16 April 2015
By Kristin Wegner
Two-thousand fifteen is a big year: the United Nations Climate Change Conference in Paris this November-December and the Pope’s Encyclical on Ecology this summer are highly anticipated efforts for inciting action on climate change. To mark the importance of these events, climate scientists and faith-based groups will come together in over 80 houses of worship across the country on or around Earth Day for GreenFaith Day 2015.
A wide range of climate science experts, including researchers, state climatologists, and Fulbright students, will volunteer their time to meet with churches, synagogues, mosques, and other faith groups in more than 20 U.S. states to speak on climate change and explore solutions on a local level. These events are sponsored by a partnership between Climate Voices, a collaboration of the United Nations (UN) Foundation and the University Corporation for Atmospheric Research (UCAR), and GreenFaith, an organization that inspires, educates and mobilizes people of diverse religious backgrounds for environmental leadership.
Instead of a formal presentation, scientists are encouraged to be as personal and authentic as possible; it’s a bit of a different twist than most science presentations. The goal is to share the science by making human connections, not data-driven lectures.
Putting away the charts and graphs can be scary for those of us accustomed to academic presentations! To help our speakers prepare to share their personal story of how they came to understand anthropogenic climate change and care about the impacts, we created some guiding questions (Feel free to borrow!):
- Who are you? (Include your academic and personal background)
- What is your current science/research? What attracted you to this field of research? (See Climate Voices Speaker Jennifer Holm’s video that models this)
- What led you to believe that humans are contributing to climate change? (See Climate Voices Illissa Ocko’s video that models this)
- What are the local/regional impacts of climate change in the area you are speaking in?
- Why should we care?
- How can we respond? (Perhaps give one or two personal examples that are encouraging/inspirational to you) (See Climate Voices Speaker John Dwyer’s video that models this)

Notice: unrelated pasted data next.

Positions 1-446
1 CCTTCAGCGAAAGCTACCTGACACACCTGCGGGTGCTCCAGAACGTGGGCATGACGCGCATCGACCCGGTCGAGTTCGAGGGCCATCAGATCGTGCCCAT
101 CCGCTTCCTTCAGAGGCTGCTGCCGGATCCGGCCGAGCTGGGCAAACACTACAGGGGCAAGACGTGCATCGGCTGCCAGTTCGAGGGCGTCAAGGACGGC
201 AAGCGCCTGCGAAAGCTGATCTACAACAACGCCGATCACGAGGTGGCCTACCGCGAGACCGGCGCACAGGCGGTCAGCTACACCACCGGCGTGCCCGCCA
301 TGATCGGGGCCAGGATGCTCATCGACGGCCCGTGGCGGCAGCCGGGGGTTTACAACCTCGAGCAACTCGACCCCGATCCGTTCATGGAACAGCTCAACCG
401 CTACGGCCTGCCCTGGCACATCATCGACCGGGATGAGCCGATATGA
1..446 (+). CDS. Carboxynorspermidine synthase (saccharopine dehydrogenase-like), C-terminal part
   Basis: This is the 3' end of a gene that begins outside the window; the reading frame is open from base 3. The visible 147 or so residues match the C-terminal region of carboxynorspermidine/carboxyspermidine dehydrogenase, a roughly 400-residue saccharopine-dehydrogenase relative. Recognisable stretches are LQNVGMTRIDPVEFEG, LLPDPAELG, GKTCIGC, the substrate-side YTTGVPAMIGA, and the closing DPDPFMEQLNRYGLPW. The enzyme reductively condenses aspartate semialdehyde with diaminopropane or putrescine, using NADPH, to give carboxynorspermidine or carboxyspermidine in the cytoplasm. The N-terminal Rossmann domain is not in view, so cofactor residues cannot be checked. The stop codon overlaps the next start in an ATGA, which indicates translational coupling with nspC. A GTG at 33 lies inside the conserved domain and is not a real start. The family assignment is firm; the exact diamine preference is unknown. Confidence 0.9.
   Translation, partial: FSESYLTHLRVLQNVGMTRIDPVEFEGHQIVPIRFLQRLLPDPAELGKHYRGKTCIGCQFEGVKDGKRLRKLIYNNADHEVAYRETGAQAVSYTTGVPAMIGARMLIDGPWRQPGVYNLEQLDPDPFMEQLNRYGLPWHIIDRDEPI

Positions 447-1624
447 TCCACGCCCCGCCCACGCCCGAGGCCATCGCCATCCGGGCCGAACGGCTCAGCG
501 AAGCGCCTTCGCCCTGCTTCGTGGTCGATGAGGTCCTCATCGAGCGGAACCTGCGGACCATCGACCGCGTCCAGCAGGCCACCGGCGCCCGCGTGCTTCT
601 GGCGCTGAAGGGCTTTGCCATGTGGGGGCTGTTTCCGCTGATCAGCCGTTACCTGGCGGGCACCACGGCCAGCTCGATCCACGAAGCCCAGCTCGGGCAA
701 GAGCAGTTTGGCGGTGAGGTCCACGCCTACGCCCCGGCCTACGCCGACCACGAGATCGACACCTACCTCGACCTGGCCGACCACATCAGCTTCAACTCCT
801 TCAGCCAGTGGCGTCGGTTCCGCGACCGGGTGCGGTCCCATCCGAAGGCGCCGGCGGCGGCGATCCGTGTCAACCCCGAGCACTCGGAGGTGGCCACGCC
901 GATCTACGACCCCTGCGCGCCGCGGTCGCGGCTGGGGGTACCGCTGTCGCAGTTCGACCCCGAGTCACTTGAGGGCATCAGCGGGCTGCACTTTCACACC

- (Optional) Feel free to share your personal beliefs/faith/philosophy IF you are comfortable doing so.
Coaching webinar: Climate Voices hosted a webinar by Cassandra Carmichael, the Executive Director of the National Religious Partnership for the Environment, to provide tips and techniques for presenting to the faith community on climate change. The webinar was recorded and uploaded to our site.
We invite you to join our network! Climate Voices, a collaboration of the U N Foundation and UCAR, is a climate science speakers’ network of over 360 participants. We provide coaching webinars, sample slide decks, tools and other resources to our speakers. To join, go to climatevoices.org and click “Become a Speaker.”
Interested in learning more about crafting the climate message to faith-based groups? Explore the following resources:
- Climate Voices online resources
- Climate Change: With Head and Heart Presentation by Katharine Hayhoe (Video)
- GreenFaith’s Our Voices campaign
- GreenFaith’s website
- Interfaith Power & Light
- Faith in place “We give religious people the tools to become good stewards of the earth.”
- Christian evangelical movement: Evangelical Environmental Network
- Christian evangelical movement: World Council of Churches
Kristin Wegner is a project manager for the University Corporation for Atmospheric Research (UCAR). Kristin leads networks of scientists to engage in education and community outreach efforts locally and internationally through Climate Voices (climatevoices.org) and The GLOBE Program (www.globe.gov)